Expression & Regulation
Each cell expresses only a limited amount of its full genetic potential. ~ American biochemist Gordon Tomkins et al
The value of a gene is in its expression: the process of using the genetic information to synthesize a functional protein or other bioproduct.
The conventional view has been that traits manifest on a gene-by-gene basis. Instead, many genes are expressed in groups, and their expressions are affected by innumerable interactions, even contact among DNA strands.
DNA is coiled and tangled like spaghetti inside the cell. So there are many places where the DNA touches and intersects. These interactions could be crucial to how the information in the DNA is read and interpreted by the cell. ~ South African geneticist Marc Weinberg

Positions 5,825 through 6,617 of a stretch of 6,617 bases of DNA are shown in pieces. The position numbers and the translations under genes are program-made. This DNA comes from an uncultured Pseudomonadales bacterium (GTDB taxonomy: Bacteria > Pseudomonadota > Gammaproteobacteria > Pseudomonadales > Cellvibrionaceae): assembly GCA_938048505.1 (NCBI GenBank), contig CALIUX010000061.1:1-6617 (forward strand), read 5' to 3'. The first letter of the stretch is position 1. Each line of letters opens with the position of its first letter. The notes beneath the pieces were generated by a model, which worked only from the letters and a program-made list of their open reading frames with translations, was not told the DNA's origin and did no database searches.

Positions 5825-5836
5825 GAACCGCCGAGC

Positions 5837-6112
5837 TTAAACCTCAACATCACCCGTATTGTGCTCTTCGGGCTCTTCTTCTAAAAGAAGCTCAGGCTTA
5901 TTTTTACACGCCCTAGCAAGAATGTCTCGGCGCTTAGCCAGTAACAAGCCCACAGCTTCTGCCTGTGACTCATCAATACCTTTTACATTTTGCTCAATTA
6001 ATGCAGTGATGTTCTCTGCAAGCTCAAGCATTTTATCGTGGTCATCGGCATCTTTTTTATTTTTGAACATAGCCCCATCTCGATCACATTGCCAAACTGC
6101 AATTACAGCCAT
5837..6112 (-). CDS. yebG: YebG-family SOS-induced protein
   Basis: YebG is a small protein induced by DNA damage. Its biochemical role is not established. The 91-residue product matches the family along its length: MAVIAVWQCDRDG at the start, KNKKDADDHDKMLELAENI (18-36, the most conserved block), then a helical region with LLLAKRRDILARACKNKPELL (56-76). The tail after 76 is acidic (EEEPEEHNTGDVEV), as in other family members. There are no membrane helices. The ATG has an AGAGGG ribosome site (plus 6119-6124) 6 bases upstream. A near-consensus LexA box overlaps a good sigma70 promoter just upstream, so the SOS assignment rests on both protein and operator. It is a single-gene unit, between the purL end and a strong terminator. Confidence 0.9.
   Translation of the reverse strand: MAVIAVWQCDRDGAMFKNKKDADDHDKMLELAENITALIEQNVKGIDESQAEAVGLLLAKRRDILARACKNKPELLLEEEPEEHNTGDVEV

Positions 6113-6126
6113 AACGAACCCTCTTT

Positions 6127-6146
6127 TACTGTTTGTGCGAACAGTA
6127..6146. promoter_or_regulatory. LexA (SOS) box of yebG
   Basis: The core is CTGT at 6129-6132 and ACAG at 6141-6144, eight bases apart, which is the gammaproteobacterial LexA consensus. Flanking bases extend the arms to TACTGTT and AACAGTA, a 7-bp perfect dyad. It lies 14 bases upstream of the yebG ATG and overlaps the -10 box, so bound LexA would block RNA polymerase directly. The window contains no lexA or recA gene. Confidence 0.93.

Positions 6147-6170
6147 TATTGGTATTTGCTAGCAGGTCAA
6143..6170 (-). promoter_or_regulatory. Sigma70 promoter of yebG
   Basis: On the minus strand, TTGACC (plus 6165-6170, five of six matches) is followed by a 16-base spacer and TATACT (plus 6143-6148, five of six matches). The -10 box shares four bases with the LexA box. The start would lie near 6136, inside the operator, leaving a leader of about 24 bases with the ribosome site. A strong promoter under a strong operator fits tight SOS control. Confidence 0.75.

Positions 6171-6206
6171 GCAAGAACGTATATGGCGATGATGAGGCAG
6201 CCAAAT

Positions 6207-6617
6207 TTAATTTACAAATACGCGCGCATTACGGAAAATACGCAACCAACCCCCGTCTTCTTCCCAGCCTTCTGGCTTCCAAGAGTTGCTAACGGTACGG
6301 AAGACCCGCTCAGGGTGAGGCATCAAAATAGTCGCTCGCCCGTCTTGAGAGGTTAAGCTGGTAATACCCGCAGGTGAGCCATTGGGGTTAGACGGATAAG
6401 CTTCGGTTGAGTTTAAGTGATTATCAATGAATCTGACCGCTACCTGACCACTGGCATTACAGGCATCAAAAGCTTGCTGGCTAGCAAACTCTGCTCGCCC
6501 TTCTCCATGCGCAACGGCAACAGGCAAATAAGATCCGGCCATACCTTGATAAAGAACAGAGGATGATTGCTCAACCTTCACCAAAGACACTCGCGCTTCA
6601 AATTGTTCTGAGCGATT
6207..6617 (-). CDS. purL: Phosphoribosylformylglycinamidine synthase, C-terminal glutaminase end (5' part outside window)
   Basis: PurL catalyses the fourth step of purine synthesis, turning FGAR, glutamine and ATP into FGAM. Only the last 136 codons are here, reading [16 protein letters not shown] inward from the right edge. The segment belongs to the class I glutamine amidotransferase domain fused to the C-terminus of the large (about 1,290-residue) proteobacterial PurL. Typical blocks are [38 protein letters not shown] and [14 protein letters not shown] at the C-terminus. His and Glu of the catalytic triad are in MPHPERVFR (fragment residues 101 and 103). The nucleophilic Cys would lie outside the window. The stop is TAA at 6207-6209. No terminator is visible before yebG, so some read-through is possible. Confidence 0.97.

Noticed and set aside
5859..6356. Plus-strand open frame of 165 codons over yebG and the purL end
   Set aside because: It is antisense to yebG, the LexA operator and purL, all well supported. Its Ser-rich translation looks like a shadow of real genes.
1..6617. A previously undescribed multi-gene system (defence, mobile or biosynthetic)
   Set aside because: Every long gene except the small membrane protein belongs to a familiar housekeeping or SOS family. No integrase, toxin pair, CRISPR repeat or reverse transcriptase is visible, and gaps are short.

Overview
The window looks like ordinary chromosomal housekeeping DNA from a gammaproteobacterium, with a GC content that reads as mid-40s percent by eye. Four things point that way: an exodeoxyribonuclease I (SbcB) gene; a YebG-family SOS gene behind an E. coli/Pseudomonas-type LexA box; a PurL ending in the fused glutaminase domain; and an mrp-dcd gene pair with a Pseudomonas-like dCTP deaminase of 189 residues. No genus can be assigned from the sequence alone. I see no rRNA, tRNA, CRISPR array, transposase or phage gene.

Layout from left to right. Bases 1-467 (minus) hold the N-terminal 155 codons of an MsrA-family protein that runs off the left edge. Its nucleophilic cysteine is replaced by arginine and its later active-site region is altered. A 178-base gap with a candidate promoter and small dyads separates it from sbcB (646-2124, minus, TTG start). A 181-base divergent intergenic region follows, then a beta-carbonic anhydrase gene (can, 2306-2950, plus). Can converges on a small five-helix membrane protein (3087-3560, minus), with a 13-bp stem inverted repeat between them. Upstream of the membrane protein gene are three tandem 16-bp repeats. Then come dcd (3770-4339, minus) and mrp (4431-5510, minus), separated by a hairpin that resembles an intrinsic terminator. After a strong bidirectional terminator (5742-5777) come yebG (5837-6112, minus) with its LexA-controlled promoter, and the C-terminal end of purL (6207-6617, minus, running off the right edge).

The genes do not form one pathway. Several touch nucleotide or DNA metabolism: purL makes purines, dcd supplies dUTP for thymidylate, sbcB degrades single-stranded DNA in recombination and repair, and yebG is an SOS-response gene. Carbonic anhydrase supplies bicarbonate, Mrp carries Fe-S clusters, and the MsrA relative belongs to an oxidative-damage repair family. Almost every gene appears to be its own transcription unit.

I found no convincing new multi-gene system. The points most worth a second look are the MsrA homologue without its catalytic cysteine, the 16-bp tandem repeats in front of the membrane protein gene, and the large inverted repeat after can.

Regulation is the control of gene expression. There are many ways in which expression may be modified or silenced.
Conventional wisdom holds that modifying a gene to make the encoded protein inactive — ‘knocking out’ the gene — will have more severe effects than merely reducing the gene’s expression level. However, there are many cases in which the opposite occurs. In fact, the knockout of a gene sometimes has no discernible impact, whereas the reduction of expression (knockdown) of the same gene causes major defects. ~American obstetrician Miles Wilkinson